Aquino flew to Zamboanga in mid-September in a bid to directly manage the conflict and bring the rebels to the negotiating table. Known for his mild demeanor, Aquino used uncharacteristically tough rhetoric in issuing an ultimatum to the rebels: "There's a thin line that can't be crossed, putting civilians' lives at risk ... When that line is crossed, I will be forced to not only show but use the full force of the state."
Failing to achieve a negotiated settlement, Aquino acted upon his word by deploying by dispatching military force, including targeted aerial assaults, against the rebels. So far Aquino's counter-offensive has freed up to 170 hostages and killed 200 rebels, according to official estimates. The siege has been largely broken and government troops are now engaged mainly in mop up operations against MNLF remnants around the city.
Though it appears the government has now gained the strategic upper-hand in Zamboanga, with the focus now shifting to reconstruction and rehabilitation efforts of the affected areas and resettlement of over 100,000 residents who fled the fighting, the whole episode has laid bare the significant pitfalls of Aquino's exclusivist approach to peace negotiations, which have focused mainly on the MILF. It is possible that the Zamboanga siege signals a return to full-blown civil war with the MNLF.
Aquino has consistently fared well in public opinion polls during his three-year-old government, with the latest Manila-based Social Weather Station's survey conducted on June 28 to 30 indicating a remarkable 75% satisfaction rating. A buoyant economy and firm stand against China's territorial assertiveness over contested features in the South China Sea have contributed to those strong ratings.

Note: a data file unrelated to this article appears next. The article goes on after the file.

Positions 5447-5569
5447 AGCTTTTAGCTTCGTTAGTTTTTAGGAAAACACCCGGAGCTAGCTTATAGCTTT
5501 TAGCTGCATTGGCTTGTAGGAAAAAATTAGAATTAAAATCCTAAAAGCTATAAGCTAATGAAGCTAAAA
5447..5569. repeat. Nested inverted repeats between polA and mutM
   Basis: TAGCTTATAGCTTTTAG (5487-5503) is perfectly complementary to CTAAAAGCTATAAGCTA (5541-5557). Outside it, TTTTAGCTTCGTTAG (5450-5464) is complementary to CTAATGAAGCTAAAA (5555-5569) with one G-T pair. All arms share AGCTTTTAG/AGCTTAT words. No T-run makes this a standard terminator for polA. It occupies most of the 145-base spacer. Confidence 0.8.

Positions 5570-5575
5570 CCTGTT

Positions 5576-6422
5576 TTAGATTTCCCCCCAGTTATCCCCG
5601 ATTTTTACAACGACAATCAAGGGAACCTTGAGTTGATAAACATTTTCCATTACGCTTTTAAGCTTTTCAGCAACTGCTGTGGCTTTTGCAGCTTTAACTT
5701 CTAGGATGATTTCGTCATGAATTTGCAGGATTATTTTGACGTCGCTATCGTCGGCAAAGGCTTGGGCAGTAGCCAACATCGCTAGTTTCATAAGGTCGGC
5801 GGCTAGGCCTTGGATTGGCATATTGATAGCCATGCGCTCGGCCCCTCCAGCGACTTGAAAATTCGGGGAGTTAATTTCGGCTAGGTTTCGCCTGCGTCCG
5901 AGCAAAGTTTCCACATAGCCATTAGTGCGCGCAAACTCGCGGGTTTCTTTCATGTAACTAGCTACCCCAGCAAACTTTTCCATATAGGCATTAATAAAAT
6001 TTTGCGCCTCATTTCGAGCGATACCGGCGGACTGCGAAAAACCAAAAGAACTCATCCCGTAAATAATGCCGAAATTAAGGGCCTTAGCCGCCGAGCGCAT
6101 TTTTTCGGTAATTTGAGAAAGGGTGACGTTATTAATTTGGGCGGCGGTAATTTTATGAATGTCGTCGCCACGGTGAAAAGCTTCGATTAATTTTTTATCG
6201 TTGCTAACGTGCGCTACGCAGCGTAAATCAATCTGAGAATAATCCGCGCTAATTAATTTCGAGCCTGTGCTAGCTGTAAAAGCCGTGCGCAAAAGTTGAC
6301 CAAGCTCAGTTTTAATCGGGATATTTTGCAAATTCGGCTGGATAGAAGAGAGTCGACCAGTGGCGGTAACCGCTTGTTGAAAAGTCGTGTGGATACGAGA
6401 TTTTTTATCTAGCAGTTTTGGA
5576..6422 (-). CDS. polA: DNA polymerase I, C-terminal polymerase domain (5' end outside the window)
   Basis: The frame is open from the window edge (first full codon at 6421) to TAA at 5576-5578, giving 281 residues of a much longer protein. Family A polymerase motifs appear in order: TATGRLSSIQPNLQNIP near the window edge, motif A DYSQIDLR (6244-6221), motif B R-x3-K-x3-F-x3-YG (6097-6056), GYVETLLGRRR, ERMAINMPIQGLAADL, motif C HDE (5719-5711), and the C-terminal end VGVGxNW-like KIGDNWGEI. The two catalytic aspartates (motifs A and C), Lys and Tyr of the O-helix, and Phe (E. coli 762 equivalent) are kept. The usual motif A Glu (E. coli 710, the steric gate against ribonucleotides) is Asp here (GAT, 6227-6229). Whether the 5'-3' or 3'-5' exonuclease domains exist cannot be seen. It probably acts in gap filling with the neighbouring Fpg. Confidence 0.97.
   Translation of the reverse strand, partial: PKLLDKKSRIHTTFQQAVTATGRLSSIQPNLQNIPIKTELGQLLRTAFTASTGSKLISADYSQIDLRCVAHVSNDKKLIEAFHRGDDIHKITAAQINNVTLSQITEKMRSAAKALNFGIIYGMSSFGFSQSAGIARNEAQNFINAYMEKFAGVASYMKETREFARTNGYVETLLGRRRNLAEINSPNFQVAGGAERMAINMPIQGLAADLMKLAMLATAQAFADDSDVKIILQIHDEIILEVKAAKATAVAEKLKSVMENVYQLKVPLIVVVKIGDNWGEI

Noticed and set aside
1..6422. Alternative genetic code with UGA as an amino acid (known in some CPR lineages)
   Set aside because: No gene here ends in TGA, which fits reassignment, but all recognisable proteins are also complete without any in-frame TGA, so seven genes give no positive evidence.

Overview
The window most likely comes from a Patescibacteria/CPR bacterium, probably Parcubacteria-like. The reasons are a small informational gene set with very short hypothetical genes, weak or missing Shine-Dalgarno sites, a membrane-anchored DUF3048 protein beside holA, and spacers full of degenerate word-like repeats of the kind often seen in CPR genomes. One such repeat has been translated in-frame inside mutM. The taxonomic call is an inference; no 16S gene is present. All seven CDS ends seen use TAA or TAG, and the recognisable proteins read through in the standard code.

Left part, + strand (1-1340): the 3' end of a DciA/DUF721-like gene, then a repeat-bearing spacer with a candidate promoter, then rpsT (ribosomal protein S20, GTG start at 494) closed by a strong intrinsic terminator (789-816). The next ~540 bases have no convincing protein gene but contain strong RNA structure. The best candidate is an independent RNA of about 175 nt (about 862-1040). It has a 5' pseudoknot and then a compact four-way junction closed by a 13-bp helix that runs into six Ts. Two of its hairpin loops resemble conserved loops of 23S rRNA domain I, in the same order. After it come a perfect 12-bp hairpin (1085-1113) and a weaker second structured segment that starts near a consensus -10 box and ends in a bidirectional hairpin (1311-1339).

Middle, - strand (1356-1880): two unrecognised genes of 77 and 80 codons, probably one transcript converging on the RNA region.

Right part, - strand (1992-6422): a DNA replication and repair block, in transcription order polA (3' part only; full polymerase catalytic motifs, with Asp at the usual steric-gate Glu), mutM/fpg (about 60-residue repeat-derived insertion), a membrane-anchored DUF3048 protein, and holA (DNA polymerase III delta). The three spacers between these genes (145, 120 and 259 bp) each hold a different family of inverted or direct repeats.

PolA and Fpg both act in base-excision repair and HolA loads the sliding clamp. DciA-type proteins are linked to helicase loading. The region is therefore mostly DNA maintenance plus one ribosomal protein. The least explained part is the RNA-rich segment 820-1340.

While his government was blindsided by both the PDAF scandal and Zamboanga siege, it has limited the damage by redirecting public outrage towards implicated opposition politicians and crushing the armed rebellion with a firm hand. But in the process Aquino has inevitably come to appreciate the limits of his ambitious good governance agenda and the necessity of revisiting some of his policy assumptions in seeking a comprehensive and lasting peace in Mindanao. How he re-calibrates his approach will largely determine his legacy as a popular reformer.
Richard Javad Heydarian is a Manila-based foreign affairs analyst focusing on the South China Sea and international security issues. He is a lecturer at Ateneo De Manila University's Department of Political Science, and the author of the upcoming book From Arab Spring to Arab Summer: The Economic Roots and the Precarious Future of the Middle East Uprisings. He can be reached firstname.lastname@example.org.